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Using Remotely Piloted Aircraft System to study the evolution of the boundary layer related to fog events

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Résumé

Over the past decade, the scientific community considers the RPAS (remotely piloted aircraft system) as a tool which can help to improve their knowledge of climate and atmospheric phenomena. RPAS equipped with instruments can now conduct measurements in areas that are too hazardous or remote for a manned plane. RPAS are especially adapted system for observing the atmospheric boundary layer processes at high vertical and temporal resolution. The main objectives of VOLTIGE (Vecteur d'Observation de La Troposphère pour l'Investigation et la Gestion de l'Environnement) are to study the life cycle of fog with micro-RPAS, encourage direct participation of the students on the advancement and development of novel observing systems, and assess the feasibility of deploying RPAS in Météo-France's operational network.The instrumented RPAS flights successfully observed the evolution of the boundary layer and dissipation of a fog event. In one study, profiles show a temperature inversion of a hundred meters which overlaps a cold and wet atmospheric layert. Subsequent profiles show the combination of the arrival of a cool, saturated marine air mass as well as the arrival of a higher level warm pseudofront. In another study, the evolution of the boundary layer stability relates to the dissipation of a fog event. The temperature and the relative humidity profiles show < 1 meter vertical resolution with a difference between ascent and descent profiles within +/- 0.5◦ C and +/-6 % RH. These results comply with the Météo-France standard limits of quality control. The RPAS profiles were compared with those of the Arome forecast model (an operational model at Météo France). The temperature and wind in the Arome model profiles generally agree with those of the RPAS (less for relative humidity profiles). The Arome model also suggests transitions between air masses occurred at a higher level than those measured by RPAS. These results suggest that forecast models may be improved using high resolution and frequent in-situ measurements.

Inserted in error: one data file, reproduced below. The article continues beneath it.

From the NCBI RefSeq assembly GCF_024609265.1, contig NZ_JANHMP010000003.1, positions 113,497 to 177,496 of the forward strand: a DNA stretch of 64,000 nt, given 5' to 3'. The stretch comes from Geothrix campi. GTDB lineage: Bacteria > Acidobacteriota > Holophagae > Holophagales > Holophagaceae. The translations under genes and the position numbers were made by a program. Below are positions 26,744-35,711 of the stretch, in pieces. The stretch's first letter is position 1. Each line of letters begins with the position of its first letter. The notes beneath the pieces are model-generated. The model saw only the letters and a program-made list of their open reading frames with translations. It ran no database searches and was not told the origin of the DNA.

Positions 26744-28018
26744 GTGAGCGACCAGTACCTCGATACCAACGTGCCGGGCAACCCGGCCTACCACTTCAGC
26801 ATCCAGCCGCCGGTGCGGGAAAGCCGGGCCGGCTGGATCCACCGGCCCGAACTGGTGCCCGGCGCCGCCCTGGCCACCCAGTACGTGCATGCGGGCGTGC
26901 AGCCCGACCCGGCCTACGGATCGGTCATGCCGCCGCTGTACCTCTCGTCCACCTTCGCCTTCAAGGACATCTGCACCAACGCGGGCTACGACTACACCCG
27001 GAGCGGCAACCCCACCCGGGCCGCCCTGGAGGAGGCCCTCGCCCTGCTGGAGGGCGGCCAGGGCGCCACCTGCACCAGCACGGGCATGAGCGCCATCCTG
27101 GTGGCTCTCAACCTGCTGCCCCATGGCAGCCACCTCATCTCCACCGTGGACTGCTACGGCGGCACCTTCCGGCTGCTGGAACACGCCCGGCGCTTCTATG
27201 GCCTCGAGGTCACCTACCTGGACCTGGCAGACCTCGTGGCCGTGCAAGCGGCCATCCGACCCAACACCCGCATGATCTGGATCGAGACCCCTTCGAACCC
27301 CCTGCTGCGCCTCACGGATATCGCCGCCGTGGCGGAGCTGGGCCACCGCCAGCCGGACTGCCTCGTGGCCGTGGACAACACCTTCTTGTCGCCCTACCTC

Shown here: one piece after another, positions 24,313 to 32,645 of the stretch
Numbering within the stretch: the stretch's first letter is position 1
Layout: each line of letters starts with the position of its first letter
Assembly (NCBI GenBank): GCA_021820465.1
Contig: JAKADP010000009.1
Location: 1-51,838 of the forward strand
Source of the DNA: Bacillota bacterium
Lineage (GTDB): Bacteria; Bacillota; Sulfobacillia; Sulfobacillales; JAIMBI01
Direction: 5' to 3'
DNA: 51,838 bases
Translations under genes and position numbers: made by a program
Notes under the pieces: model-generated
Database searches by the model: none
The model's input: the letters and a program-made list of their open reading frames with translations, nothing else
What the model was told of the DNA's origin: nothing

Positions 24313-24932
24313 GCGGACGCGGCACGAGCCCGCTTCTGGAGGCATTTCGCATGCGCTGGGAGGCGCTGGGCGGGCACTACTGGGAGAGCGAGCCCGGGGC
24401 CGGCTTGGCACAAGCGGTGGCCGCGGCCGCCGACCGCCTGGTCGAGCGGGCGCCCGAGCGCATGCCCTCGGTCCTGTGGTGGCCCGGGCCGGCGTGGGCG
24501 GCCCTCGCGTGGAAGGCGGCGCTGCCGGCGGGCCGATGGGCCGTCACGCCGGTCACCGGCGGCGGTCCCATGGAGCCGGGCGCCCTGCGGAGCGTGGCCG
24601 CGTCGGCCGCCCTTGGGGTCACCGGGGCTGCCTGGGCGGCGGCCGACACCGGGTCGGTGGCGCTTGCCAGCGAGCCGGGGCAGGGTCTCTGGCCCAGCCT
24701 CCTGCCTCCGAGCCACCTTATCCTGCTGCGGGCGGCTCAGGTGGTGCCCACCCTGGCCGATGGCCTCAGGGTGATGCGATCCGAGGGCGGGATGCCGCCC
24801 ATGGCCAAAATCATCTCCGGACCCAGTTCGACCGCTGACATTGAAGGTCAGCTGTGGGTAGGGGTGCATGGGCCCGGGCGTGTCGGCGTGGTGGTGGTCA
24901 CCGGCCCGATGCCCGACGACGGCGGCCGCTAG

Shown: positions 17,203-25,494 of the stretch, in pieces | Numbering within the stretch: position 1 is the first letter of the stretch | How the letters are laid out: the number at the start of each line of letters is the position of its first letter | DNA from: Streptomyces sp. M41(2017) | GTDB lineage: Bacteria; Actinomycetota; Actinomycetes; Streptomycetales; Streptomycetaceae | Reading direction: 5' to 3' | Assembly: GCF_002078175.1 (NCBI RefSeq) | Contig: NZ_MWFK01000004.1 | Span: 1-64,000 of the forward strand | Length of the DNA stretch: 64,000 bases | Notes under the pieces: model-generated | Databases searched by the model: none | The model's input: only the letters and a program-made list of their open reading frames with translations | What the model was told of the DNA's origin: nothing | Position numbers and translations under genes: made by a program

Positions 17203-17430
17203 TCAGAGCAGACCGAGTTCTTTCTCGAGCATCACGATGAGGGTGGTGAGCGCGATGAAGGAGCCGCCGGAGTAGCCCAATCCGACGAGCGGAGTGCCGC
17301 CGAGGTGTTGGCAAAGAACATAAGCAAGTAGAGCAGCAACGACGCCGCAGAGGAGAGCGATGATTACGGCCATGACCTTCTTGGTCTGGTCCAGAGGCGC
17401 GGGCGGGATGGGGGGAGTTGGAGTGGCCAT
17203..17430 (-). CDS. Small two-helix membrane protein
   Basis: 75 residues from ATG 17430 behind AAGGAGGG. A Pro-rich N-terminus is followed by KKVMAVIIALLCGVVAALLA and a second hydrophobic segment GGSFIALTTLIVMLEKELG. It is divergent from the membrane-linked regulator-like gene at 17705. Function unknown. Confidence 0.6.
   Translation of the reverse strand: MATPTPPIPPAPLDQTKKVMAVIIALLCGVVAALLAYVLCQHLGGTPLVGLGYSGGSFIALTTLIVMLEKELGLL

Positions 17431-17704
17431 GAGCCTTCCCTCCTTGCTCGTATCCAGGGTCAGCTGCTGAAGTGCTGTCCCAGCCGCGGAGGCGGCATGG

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Dates et versions

hal-01023009 , version 1 (17-07-2014)

Identifiants

  • HAL Id : hal-01023009 , version 1

Citer

Grégoire Cayez, Jean-Philippe Dralet, Yann Seity, Géraud Momboisse, Gautier Hattenberger, et al.. Using Remotely Piloted Aircraft System to study the evolution of the boundary layer related to fog events. ISARRA 2014, 2nd Conference of the International Society for Atmospheric Research using Remotely piloted Aircraft, May 2014, Odense, Denmark. ⟨hal-01023009⟩
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